Another app that supports Siri Shortcuts is CARROT Weather, which is still my favorite weather app (see “CARROT Weather Predicts Cloudy with a Chance of Snark,” 22 January 2018). Again, go into Settings and tap Siri Shortcuts to make shortcuts for actions like getting the current weather, an extended forecast, or a weather map. You can also choose Interact, which lets you talk with CARROT directly through Siri.

Creating a Siri Shortcut in CARROT Weather.

To create Siri Shortcuts for apps that don’t expose their shortcuts or for Apple’s apps, go to Settings > Siri & Search > All Shortcuts. There you’ll see suggested shortcuts for apps like Health, Mail, Maps, and Messages, as well as some third-party apps. Tap See All next to an app name to see more shortcuts for that app, separated into Suggested Shortcuts and Recent Shortcuts.

Unfortunately, there’s no way to predict what you’ll find here either. Some apps, like Fantastical, Overcast, and Twitter, show general command-and-control shortcuts you can create in Suggested Shortcuts—such as “Check weather” in CARROT Weather or Play in Overcast, whereas others, like Google Maps, Messages, and Phone, only offer content-specific shortcuts—like directions to a specific place or sending a message to a contact. You may be able to get a shortcut to appear here by performing the task you want in the app several times and then coming back to this screen.

CARROT Weather shortcuts in the Settings app.

No matter how you discover a particular shortcut, the process of adding your own voice command is the same:

  1. Tap the shortcut in the list.
  2. Tap the big red record button.
  3. When you hear the ding, record the phrase you want to use to trigger that shortcut.
  4. Tap the stop button.
  5. Review your phrase. If Siri didn’t get it right, tap Re-Record Phrase to try it again. (You may also see Edit here, which lets you edit the phrase as text.)

    Recording a rain report shortcut for CARROT.
    I found the suggested “Rain report” cold and impersonal, so I changed it to a question: “Is it going to rain?”
  6. Tap Done when you’re finished.

Now you can use your new phrase just like any other Siri command. Two of my favorites are “Play the Menu Bar on Overcast,” which plays the latest episode of the Menu Bar podcast in Overcast, and “Give me a CARROT Weather report,” which gives me a weather report from CARROT right in the Siri interface. I’m also digging the aforementioned “Is it going to rain,” because it gives me a quick and accurate rain forecast.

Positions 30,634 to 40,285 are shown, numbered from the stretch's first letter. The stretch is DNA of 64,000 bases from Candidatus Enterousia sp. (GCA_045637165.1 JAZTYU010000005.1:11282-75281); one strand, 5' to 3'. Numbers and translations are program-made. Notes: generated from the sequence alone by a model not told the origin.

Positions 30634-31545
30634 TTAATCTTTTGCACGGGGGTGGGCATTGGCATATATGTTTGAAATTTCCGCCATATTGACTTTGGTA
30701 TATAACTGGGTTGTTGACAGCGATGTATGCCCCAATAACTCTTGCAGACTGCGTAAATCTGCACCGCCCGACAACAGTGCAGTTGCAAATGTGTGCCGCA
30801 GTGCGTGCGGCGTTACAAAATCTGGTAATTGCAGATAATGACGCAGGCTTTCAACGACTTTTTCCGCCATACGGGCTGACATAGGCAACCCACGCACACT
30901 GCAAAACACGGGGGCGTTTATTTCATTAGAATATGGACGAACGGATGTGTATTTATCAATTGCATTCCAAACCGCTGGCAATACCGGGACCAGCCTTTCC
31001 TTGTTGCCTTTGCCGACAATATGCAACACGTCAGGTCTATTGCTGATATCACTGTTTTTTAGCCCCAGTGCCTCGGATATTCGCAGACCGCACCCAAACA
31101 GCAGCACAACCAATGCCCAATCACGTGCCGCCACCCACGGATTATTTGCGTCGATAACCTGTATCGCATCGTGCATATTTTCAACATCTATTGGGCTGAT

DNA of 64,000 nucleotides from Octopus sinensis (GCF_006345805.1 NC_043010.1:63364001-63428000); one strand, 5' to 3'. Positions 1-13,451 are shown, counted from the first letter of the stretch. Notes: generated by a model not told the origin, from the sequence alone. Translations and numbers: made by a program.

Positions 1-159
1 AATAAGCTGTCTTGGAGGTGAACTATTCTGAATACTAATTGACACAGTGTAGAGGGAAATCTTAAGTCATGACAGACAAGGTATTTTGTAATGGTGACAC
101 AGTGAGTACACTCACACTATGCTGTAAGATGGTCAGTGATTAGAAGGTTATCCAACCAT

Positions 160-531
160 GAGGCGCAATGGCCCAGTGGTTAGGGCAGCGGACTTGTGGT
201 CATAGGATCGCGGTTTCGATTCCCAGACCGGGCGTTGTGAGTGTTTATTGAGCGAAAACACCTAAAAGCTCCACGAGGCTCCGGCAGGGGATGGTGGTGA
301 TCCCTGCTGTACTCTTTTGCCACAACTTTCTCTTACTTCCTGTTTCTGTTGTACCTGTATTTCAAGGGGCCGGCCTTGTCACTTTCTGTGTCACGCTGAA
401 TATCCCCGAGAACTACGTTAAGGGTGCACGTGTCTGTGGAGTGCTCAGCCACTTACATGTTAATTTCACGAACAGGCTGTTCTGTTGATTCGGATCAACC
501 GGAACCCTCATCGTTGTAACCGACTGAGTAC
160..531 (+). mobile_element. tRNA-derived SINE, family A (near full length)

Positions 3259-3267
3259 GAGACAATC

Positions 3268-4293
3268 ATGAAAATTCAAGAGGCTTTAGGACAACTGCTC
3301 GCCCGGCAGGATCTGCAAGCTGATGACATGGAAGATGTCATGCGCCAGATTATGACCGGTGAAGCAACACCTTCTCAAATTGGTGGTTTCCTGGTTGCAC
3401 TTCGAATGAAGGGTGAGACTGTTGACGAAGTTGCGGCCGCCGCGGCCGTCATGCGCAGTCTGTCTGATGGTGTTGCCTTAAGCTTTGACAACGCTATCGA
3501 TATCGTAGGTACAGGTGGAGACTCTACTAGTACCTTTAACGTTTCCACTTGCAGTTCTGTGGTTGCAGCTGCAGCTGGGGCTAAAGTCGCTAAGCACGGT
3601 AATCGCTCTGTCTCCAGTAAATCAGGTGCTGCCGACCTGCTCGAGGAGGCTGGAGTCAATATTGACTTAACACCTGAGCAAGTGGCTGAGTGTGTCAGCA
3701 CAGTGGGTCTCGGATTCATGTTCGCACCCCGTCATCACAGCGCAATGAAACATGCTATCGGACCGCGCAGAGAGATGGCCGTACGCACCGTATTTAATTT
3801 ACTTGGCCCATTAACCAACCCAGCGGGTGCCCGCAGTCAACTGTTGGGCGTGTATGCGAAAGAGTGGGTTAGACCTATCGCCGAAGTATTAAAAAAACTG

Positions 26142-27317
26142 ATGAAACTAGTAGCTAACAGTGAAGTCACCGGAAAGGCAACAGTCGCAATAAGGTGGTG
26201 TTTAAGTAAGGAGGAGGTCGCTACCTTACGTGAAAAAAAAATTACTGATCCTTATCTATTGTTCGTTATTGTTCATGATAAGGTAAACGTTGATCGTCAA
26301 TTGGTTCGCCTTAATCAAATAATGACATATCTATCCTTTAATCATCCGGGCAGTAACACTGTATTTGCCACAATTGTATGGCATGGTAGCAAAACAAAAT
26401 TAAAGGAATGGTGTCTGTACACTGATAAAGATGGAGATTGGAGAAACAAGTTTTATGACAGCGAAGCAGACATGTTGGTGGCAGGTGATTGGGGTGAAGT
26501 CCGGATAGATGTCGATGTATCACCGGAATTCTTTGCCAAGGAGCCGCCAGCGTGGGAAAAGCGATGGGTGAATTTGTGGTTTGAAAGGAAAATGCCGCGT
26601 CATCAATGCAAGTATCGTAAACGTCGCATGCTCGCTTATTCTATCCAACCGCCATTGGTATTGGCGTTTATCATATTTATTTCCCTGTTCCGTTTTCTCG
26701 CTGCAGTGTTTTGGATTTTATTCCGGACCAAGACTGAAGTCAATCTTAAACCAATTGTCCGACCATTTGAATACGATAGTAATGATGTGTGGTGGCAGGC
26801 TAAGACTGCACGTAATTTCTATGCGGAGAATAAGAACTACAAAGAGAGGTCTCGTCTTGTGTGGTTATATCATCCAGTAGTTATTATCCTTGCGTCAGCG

CARROT delivering a rain report in Siri.To see all the Siri Shortcuts you’ve set up, go to Settings > Siri & Search > My Shortcuts. (This list also includes any shortcuts you’ve created in the Shortcuts app and assigned a spoken phrase.) Tap a shortcut to re-record its command phrase or delete the shortcut. You can also swipe from right to left on a shortcut to delete it.

I’ve published a video demonstrating how to create and use Siri Shortcuts.

We’re just starting to see the potential of Siri Shortcuts. Beyond what I’ve already shown with Overcast and CARROT Weather, Philips Hue has added Siri Shortcuts support to its app. This support initially seemed redundant because HomeKit already lets you control Hue lights with Siri, but it turns out that the Hue app supports actions that HomeKit does not, like scenes that change throughout the day. Also, the Apple Store app lets iPhone Upgrade Program members create a Siri Shortcut to complete iPhone XR preorders—the option appears during the preapproval process. We’ll all have to keep checking back with our favorite apps to see what they provide—Adam Engst is hoping for Siri Shortcuts support in the Libby ebook reader, so he can tell Siri to play his current audiobook for 15 minutes while going to sleep.

As potentially useful as these built-in Siri Shortcuts are, the Shortcuts app is where the real power is. We’ll be covering it here in TidBITS later on, but if you’re impatient, you can read the chapter that I dedicated to it in Take Control of iOS 12.

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Comments About Inside iOS 12: How to Create Siri Shortcuts

Notable Replies